Abusers Hide Behind Valentines

Valentine’s Day will soon be here accompanied by the buying frenzy of flowers, jewelry, sexy lingerie, chocolates and other gifts we’ve been told equate with love.

Culturally, women are so conditioned to respond to Valentine’s Day that even in financially abusive relationships, receiving a Valentine gift or card from their  lover or spouse renews a woman’s hope for a loving future together.

Women tell themselves “he must love me, look at that lovely card and present, he wouldn’t do that for me if he didn’t love me”, and so on. They might think “he’s sorry about the things he’s done, and now he’s showing me he loves me by making Valentine’s Day special for us.”

I wish that was true. Unfortunately, that’s romantic thinking, not reality. A financial abuser before Valentine’s Day is the same financial abuser afterwards. He’s just buying time until the next round.

In public, this abuser can be charming, an upstanding member of the community, the life of the party. Privately, he may be a control freak with the intent to isolate his wife into a state of total financial dependence.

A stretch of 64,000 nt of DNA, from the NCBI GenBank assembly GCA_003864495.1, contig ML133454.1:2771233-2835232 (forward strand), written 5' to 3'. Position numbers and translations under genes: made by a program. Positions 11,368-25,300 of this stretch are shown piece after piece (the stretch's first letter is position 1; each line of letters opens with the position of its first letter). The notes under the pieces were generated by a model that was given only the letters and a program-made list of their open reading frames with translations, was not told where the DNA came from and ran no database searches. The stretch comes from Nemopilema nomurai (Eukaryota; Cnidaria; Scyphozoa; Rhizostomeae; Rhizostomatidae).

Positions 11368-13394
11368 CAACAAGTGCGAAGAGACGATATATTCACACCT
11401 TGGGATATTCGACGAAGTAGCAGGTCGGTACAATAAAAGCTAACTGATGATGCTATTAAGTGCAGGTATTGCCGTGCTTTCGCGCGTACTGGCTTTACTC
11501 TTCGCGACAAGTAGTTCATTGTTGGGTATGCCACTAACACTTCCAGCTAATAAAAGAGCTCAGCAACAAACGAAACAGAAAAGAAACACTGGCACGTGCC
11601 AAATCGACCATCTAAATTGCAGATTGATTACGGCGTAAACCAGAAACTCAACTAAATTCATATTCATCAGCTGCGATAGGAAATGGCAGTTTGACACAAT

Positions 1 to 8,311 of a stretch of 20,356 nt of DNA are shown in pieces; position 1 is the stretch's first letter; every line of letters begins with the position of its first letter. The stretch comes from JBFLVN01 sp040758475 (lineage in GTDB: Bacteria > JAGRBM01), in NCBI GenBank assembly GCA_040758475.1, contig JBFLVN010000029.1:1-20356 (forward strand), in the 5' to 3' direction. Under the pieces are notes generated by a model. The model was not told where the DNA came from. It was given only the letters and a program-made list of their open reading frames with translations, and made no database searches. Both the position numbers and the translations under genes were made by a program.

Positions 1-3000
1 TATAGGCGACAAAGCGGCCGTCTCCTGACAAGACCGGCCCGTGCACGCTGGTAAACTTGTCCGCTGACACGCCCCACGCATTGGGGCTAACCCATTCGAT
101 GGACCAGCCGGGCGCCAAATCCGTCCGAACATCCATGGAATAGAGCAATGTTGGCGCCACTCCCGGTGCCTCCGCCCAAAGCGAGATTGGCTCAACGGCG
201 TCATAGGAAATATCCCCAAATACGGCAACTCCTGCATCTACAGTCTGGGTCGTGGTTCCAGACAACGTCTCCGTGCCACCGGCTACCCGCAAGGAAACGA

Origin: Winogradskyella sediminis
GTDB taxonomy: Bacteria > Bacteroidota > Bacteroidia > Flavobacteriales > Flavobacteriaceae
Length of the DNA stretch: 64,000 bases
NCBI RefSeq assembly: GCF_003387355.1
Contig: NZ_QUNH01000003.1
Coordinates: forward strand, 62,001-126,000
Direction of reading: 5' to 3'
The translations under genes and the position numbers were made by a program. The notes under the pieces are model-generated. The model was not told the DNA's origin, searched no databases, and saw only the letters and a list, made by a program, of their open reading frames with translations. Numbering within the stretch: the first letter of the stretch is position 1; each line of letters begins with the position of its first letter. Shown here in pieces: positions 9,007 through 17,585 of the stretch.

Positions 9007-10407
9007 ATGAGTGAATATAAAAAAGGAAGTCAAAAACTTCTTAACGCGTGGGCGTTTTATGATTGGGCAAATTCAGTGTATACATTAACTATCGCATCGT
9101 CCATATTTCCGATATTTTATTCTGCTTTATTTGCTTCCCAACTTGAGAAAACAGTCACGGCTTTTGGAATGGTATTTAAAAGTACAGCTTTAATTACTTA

That’s why it’s important for women to understand that financial control can be a precursor to future physical abuse. Women find out too late that the husband or boyfriend who won’t talk about money is saying “I’m in charge here and I refuse to discuss it”.

Signs of Financial Abuse

Controlling the finances.
Withholding money or credit cards.
Giving you an allowance.
Making you account for every penny you spend.
Stealing from you or using your money without asking.
Exploiting your assets for personal gain
Withholding basic necessities (food, clothes, medications, shelter).
Preventing you from working or choosing your own career.
Sabotaging your job (making you miss work or calling constantly, etc.)

Remember: A financial abuser before Valentines Day is the same financial abuser the day after.
If something about your relationship with your husband or partner scares you and you need to talk, call the National Domestic Violence Hotline at 1-800-799-SAFE (7233) or go to Http://www.nrcdv.org

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